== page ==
The city of Los Angeles California released its first Transportation Technology strategies in September 2016 to weave emerging policy and technology innovation (apps, software, shared use, vehicles, signage, payment ) into local /regional formal transportation plans.
Benefits & Problems Addressed
Better use of digital to enhance mobility: As technology rapidly changes the way people plan and take trips, integrating technology in to existing, formal technology.
Technology alignment: The strategy creates a new platform for transportation innovation that focuses on three core customer services: data, mobility and infrastructure.
Customer Focus: Eschewing the traditional focus on vehicles, Mobility-as-a-Service provides a suite of transportation mode options through a single platform and payment system to simplify access to mobility choices.
Tips & Techniques
Use of Pilots: Pilots help test various strategies on a small scale amenable to iteration and scale.
Mobility-as-a-Service: In Los Angeles, the pilot service areas include (1) Mobility hubs to integrate + connect modes; (2) On-demand transit options; (3) Expanded, shared services to low-income neighborhoods citywide; and (4) Smart fare systems. Geographically, pilots will focus on Corridors, Districts and Markets.
Data as a Service: Pilots give the city experience in managing and optimizing data-sharing partnerships, exploring the value of analytics, and testing new tools. Strategies include: (1) Analyzing crowdsourced data for roadway design impacts on congestion; (2) Testing customer feedback tools on public services; (3) Develop an online project dashboard for this strategy; (4) Deploying connected infrastructure in the city's Promise Zones; (5) Experimenting with parking inventory technologies.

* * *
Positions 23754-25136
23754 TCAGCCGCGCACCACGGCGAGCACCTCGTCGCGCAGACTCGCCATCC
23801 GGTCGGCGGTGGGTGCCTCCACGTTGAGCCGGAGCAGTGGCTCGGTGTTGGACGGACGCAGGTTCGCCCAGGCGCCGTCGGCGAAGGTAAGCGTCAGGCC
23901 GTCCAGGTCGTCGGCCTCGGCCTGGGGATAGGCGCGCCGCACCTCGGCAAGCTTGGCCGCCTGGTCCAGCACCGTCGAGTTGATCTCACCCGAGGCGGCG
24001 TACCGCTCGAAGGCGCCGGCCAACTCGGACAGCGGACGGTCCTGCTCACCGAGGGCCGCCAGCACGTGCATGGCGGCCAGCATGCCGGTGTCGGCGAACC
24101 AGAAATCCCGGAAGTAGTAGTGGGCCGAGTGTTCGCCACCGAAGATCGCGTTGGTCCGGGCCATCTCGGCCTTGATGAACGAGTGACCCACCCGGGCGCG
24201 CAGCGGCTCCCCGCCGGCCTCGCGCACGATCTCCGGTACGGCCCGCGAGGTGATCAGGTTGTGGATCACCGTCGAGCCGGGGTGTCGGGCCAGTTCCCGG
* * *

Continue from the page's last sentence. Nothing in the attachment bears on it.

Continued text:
Infrastructure as a Service: Infrastructure as a Service is the idea that the use and access of public infrastructure should be subject to pay-as-you-go user fees that more closely align the costs associated with providing the infrastructure itself to how the infrastructure is being used. Pilot topics include (1) Temporary car-free zones across the city; (2) Assumptions around roadway capacity + utilization; (3) New infrastructure assessment tools; (4) AV pilots; (5) AV networks on city streets + incentivize sharing.
Strategy Steps: (1) Build a solid data foundation; (2) Leverage tech + design for a better transportation experience; (3) Create partnerships for more shared services; (4) Establish feedback loops for services + infrastructure; (5) Prepare for an automated future. The guide lists suggested steps in near, middle and long term time frames.
Hot Buttons: Not all travelers have access to the technology needed for the array of services; the strategy suggests a shift to a pay-as-you-use service model. The resource looks more at vehicles and transit than opportunities for bicycles and pedestrians.